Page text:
Made in Chelsea: they’re not fakes

The show's creator on the new crop of "constructed reality" programmes

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The lighting is perfect, the cast look gorgeous, the story is compelling, the dialogue is brilliant and the delivery good enough to rival any serial drama.

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There’s nothing more satisfying than looking into a monitor and seeing one of my shows come to life. And what is most remarkable is that there are no actors, scripts or rehearsals.

Welcome to the world of constructed reality.

When people claim the shows are fake it doesn’t bother me at all because it means I’m doing my job right. The whole point of this genre is to capture real people’s lives in a cinematic way.

As the executive producer of Made in Chelsea and co-creator of The Only Way Is Essex I have tried to create windows into fascinatingly different worlds.

When I went into Essex it was like I was looking at this faux LA within England. They thought nothing of having boob jobs at 19, they were going for fake tans every other day, they were vajazzling each other and it was hilarious.

Made in Chelsea’s appeal was much more aspirational. The first series hit the screens at just the right time – we went on air just two weeks after the whole world went nuts for the royal wedding – suddenly it was OK to be posh and people couldn’t get enough of the little pocket of London the Middleton sisters inhabited.

But along with this, it’s crucial to draw viewers in emotionally and to do that, casting is vital.

After I had approached people for The Only Way Is Essex they would contact me constantly asking if they were going to be on the show – it was like their life depended on it.They almost began producing themselves – they’d ring and try to win me over with their real-life storylines.

Casting Made in Chelsea was very, very different. I think there was a lot more at stake; this cast had jobs in the city, in property or even owning their own companies. They wanted to know that I wasn’t going to stitch them up.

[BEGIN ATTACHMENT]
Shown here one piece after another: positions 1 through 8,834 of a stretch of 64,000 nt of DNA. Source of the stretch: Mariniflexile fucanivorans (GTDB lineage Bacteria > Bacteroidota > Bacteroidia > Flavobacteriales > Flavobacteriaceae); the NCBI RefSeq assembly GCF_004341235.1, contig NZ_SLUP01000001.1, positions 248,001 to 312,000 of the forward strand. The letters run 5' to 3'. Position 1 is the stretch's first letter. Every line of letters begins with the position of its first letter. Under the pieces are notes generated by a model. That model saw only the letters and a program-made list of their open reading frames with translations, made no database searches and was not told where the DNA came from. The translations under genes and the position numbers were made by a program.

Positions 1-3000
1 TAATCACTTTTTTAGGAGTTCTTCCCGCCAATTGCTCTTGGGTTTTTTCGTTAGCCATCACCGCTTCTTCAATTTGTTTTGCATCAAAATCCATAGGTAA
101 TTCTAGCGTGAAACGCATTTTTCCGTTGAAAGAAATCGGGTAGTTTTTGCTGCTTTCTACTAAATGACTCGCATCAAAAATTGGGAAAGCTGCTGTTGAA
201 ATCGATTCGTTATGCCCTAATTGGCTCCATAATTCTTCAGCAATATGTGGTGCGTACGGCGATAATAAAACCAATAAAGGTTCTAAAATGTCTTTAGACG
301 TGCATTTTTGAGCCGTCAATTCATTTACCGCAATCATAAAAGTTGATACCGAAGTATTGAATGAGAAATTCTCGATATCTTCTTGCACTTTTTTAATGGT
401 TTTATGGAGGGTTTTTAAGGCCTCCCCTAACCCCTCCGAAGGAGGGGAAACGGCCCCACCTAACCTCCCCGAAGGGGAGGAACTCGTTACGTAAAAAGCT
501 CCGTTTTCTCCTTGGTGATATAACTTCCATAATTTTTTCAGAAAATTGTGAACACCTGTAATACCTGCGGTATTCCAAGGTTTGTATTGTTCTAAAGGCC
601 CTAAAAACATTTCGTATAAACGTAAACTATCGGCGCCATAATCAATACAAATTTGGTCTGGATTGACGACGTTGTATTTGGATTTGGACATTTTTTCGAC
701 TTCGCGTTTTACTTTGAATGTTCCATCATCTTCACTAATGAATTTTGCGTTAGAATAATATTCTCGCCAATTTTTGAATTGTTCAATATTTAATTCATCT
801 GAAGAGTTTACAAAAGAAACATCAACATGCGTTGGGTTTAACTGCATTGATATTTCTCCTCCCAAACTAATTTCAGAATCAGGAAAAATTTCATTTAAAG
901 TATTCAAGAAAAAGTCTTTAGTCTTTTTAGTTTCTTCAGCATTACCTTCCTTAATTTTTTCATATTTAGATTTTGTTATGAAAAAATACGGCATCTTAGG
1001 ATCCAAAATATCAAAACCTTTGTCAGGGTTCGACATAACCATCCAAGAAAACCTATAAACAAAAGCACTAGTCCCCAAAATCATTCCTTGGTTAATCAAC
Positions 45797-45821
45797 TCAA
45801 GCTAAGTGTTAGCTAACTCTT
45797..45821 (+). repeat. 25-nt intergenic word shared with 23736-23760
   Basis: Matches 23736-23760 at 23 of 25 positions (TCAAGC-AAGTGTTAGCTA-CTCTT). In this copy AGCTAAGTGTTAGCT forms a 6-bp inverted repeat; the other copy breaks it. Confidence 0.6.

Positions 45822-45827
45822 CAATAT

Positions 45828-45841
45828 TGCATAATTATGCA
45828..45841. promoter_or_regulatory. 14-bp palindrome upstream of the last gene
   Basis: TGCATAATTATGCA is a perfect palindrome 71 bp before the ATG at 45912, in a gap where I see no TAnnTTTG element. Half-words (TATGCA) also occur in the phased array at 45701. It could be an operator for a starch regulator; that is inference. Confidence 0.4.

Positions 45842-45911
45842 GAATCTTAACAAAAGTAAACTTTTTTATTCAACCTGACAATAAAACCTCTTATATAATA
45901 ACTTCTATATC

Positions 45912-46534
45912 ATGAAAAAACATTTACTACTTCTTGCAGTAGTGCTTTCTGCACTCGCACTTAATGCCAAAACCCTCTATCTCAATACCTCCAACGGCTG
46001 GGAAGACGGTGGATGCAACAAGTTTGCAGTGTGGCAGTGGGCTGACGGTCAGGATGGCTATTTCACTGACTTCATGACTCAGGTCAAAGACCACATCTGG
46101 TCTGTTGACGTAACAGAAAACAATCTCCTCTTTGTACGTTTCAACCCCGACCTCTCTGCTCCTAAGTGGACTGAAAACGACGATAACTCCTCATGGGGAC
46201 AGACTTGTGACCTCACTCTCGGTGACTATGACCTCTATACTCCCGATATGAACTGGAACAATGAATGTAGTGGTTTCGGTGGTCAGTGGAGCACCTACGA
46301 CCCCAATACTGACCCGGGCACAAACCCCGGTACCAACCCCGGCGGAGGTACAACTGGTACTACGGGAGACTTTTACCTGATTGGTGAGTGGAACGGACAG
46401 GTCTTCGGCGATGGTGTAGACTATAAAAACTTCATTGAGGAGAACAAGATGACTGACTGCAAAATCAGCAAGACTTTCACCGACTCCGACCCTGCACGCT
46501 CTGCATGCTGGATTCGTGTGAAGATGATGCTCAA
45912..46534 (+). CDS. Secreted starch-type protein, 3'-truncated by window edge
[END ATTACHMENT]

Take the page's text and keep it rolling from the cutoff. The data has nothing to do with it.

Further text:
In order to reassure them I had to immerse myself in their world completely. When I began The Only Way Is Essex I started going out to their local clubs and getting spray tans. That approach pays off when you find a couple like Lauren and Mark in The Only Way Is Essex, or Caggie and Spencer Made in Chelsea.

Their relationship has been fascinating to follow. Spencer could get anyone in Chelsea – apart from this one girl. Ollie and his new girlfriend Chloe Green (Sir Philip Green’s daughter) have the same potential in series two.

I always start out with a wish list of storylines – it gives me a blueprint to work to. The difference with constructed reality is that your goalposts can change on an hourly basis. You have to be reactive to what’s going on in a set of real lives… although I am disappointed I still haven’t got my dream storyline of a wedding – yet.

We have viewings every Monday night with the cast of Made in Chelsea where we watch the show together. It’s the best way to form trust and I don’t think I can be more transparent than that.

It’s very rare that a cast member has a problem with what they see on TV, but when they do it’s always because they’re annoyed with themselves for their actions and are looking for a punchbag. You give them 24 hours and you get an apology.

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The show I’m working on completely takes up my world – I lived away from home for two and a half years. When you’re right at the heart of a production you don’t miss a call from a cast member. That call could be your next story. You have to pick up because they’re the most important people. Their life is on camera and they’re giving you everything, so you have to give that much back.